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OP0239 Dissecting The Molecular Basis of Immune Cell Accumulation in The Inflamed Joint Using A Murine Model of Rheumatoid Arthritis
  1. C.T. Prendergast,
  2. R.A. Benson,
  3. I.B. McInnes,
  4. J.M. Brewer,
  5. P. Garside
  1. Institute of Infection, Immunity and Inflammation, University of Glasgow, Glasgow, United Kingdom


Background The molecular control of the “ebb and flow” of inflammatory cells into and out of the joint during the initiation, maintenance and resolution of inflammation in Rheumatoid Arthritis (RA) remains unclear.

Objectives To characterise the ingress and egress of immune cells into inflamed joints, and identify the key molecular pathways regulating their migration in real time in vivo.

Methods We developed a “breach of self tolerance” murine model of articular inflammation [1]. Using this model in conjunction with mice expressing the photoswitchable fluorescent protein kaede [2], we characterized the migration of cells from the inflamed joint (after photoswitching) to the draining lymph nodes. Flow cytometry of excised lymph nodes allowed the identification and phenotypic characterization of photoswitched cells that could only have originated from the inflamed joint. Using the same approach we identified and sorted cells that migrated to the draining lymph nodes and those that remained in the joint. RNA-seq analysis of these populations identified genes differentially regulating cellular retention in, and egress from, the inflamed joint to the draining lymph node.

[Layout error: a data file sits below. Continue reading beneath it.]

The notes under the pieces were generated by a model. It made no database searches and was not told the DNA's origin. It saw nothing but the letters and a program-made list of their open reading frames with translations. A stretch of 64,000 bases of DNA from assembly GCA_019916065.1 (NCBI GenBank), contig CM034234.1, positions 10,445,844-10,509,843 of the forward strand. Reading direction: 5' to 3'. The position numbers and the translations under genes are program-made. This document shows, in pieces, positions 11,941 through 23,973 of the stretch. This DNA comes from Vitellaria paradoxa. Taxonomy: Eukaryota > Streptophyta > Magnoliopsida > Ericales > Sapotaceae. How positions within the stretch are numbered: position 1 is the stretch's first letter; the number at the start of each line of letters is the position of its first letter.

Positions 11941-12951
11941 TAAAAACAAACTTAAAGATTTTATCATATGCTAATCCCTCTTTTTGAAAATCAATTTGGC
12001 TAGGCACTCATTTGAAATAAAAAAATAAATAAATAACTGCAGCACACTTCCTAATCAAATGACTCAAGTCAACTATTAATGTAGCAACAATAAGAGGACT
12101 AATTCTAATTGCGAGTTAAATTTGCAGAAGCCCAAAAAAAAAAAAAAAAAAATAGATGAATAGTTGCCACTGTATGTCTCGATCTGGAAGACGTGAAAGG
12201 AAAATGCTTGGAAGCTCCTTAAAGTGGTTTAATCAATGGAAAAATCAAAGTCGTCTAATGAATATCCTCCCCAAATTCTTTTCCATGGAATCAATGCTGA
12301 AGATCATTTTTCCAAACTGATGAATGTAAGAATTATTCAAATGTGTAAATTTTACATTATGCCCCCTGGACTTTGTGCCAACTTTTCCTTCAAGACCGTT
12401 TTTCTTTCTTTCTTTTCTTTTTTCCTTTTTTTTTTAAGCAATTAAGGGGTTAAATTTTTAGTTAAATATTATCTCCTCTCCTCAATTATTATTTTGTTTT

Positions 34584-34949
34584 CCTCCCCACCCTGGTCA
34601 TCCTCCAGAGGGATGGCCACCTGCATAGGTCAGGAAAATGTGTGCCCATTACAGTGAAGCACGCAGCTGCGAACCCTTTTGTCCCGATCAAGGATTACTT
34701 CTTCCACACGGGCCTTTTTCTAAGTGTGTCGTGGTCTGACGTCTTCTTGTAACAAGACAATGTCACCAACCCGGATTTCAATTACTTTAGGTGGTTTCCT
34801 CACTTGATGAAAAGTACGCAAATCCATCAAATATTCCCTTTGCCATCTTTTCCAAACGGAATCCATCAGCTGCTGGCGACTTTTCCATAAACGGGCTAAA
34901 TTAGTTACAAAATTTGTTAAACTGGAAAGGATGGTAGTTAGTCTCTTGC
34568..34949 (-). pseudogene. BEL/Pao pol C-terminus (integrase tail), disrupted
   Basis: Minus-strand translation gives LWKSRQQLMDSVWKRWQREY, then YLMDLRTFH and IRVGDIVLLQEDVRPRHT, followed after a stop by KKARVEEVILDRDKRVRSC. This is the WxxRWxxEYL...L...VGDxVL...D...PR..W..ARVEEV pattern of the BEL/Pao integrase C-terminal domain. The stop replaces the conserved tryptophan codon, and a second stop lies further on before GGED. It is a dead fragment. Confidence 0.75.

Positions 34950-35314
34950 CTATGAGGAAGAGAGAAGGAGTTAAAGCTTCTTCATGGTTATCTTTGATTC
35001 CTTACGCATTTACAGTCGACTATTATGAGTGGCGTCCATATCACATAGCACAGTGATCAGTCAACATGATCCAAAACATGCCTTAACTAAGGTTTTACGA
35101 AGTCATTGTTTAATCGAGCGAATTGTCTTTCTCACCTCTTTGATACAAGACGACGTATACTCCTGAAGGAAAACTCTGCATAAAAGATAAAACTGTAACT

Results The key populations identified exiting the inflamed joint and entering the draining lymph node were CD4+ and CD8+ T cells, FoxP3+ Treg, B cells and CD11c+ DCs. The populations present in the inflamed joint comprised mainly CD4+ T cells, CD11c+ DCs and Ly6G+ neutrophils. Analysis of RNA-seq data revealed pathways and genes previously highlighted as characteristic of RA in patient studies. More specifically focusing on cell migration, adhesion and movement pathways has indicated genes associated with the egress of immune cells from the inflamed joint.

Conclusions We have identified key gene expression profiles that may be important for the migration of cells from the inflamed joint, which may provide targets for therapeutic manipulation.

  1. Maffia P, Brewer JM, Gracie JA, Ianaro A, Leung BP, Mitchell PJ, et al. Inducing experimental arthritis and breaking self-tolerance to joint-specific antigens with trackable, ovalbumin-specific T cells. J Immunol. 2004;173(1):151–6.

  2. Tomura M, Yoshida N, Tanaka J, Karasawa S, Miwa Y, Miyawaki A, et al. Monitoring cellular movement in vivo with photoconvertible fluorescence protein “Kaede” transgenic mice. Proc Natl Acad Sci U S A. 2008;105(31):10871–6.

Acknowledgement This research is funded by Arthritis Research UK, and supported by the Arthritis Research UK Rheumatoid Arthritis Pathogenesis Centre of Excellence (RACE).

Disclosure of Interest None declared

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